How do you catch golden trout? The same way you catch any other trout, except that you usually have to try harder.
There is consensus that they are not dumb (internet forums, fishing friends, and the guys at the lake with us), and in my experience, they only like your fly once. Then the trout go away for awhile and comeback savvier, having convened with their brethren about what is actually food. This constant evolution is impressive, making this gorgeous quarry even more special.
The first challenge in catching golden trout is determining which lakes hold them. In Montana, that's not terribly difficult through the MFISH database. Some popular destinations are Lightning Lake, Cave Lake, the Hidden Lakes (Gallatin Range) and the Golden Trout Lakes. In Wyoming, however, they don't offer stocking records on their website. Particularly in the Wind River Range, lakes that hold goldens are often valuable hushed-up local secrets. A good Googling can help, but befriending a Wyomingite is most helpful. Elsewhere, I don't know.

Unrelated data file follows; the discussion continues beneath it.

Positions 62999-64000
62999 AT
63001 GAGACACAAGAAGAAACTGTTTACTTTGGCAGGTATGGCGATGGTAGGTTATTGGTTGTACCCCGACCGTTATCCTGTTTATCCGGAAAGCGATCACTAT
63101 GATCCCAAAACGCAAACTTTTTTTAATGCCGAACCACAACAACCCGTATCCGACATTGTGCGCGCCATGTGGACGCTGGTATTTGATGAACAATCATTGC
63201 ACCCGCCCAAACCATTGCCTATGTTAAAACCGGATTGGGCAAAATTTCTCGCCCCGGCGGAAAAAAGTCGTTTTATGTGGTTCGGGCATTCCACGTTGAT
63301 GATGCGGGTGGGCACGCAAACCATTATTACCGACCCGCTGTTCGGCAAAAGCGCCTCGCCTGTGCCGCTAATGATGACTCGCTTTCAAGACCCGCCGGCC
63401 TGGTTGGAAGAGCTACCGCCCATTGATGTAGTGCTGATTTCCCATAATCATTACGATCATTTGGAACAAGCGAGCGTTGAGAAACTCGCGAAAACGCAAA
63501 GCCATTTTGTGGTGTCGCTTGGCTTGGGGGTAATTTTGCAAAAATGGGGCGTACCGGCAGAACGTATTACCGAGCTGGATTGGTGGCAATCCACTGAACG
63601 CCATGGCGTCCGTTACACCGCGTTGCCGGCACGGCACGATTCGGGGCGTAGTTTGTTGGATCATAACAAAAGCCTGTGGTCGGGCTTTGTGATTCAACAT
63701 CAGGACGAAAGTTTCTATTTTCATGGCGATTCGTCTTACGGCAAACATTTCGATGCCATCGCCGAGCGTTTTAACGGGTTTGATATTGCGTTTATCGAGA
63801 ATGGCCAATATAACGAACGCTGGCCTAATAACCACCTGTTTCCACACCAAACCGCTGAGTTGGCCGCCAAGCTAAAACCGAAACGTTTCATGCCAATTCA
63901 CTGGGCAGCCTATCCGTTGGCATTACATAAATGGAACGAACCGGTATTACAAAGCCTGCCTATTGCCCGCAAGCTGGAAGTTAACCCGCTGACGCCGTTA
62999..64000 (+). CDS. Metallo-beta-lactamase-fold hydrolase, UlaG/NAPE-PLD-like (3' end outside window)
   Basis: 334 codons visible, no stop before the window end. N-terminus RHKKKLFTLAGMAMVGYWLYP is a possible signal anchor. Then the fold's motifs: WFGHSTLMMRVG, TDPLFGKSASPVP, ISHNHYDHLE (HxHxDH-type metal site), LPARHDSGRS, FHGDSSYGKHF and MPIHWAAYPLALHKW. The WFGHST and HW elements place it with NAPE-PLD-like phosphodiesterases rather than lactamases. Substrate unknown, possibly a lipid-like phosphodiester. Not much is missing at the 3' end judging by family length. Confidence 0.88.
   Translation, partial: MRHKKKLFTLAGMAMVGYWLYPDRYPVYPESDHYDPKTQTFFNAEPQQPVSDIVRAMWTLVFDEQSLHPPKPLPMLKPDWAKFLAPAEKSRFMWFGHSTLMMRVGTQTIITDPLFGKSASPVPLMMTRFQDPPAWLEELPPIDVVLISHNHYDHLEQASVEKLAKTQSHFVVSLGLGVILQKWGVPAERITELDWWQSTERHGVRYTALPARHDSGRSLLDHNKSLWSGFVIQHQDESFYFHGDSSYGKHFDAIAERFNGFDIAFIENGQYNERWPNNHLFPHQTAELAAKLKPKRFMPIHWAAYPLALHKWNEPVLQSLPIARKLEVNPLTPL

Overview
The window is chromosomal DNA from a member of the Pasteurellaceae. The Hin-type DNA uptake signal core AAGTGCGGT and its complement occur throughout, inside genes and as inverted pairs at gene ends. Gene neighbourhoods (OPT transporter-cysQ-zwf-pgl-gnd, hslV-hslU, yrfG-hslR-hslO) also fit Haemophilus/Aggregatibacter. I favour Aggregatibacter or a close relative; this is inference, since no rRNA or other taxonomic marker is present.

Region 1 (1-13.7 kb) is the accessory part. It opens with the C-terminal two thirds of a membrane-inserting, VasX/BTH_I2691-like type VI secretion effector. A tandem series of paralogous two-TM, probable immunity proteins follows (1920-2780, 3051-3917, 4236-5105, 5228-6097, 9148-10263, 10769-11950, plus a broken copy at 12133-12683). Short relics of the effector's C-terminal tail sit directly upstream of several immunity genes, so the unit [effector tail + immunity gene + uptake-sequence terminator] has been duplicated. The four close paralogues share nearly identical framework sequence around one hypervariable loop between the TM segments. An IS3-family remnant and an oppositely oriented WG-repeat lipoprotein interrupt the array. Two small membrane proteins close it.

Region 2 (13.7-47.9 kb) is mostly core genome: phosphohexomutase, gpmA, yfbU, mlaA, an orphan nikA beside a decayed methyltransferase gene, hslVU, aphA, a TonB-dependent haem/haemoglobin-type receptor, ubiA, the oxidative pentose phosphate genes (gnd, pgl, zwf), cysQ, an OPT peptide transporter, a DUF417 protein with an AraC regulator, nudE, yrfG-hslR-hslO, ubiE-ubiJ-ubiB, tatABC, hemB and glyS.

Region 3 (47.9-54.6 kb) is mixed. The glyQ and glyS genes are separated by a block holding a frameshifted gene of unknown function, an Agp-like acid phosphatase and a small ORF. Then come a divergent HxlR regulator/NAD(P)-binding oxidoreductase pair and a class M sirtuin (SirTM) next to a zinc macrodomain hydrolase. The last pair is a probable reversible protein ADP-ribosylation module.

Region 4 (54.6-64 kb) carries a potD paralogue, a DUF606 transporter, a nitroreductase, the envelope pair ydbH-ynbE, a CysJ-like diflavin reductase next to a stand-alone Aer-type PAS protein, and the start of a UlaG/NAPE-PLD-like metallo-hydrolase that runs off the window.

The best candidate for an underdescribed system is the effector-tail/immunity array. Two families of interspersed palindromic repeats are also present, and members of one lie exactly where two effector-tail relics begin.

|We caught this guy at code-name Gazed Acids Lagoon. Traveling sedges were the dominant hatch and the trout were eating them.|
The final challenge is getting them to eat. You'd probably guess that they're easy-ish to catch since they get fished relatively sparsely, but that is not the case. Throw the box at them until you find something that works, then throw the box at them again until you find something else. I've heard of people catching them on Muddlers, scuds, midge larvae, and I've only ever caught them on dry flies -the Goddard Caddis and Bloom's Parachute Flying Ant.
As the heat continues, mountain lakes become inviting options. They're great for exercise and scenery, and rare fish like goldens, pure-strain cutthroat, and grayling. Catching a golden trout is something most fly anglers will never do, so it's always an honor to have one in the net. Go while you can!
|Cruisin' on a Saturday afternoon.|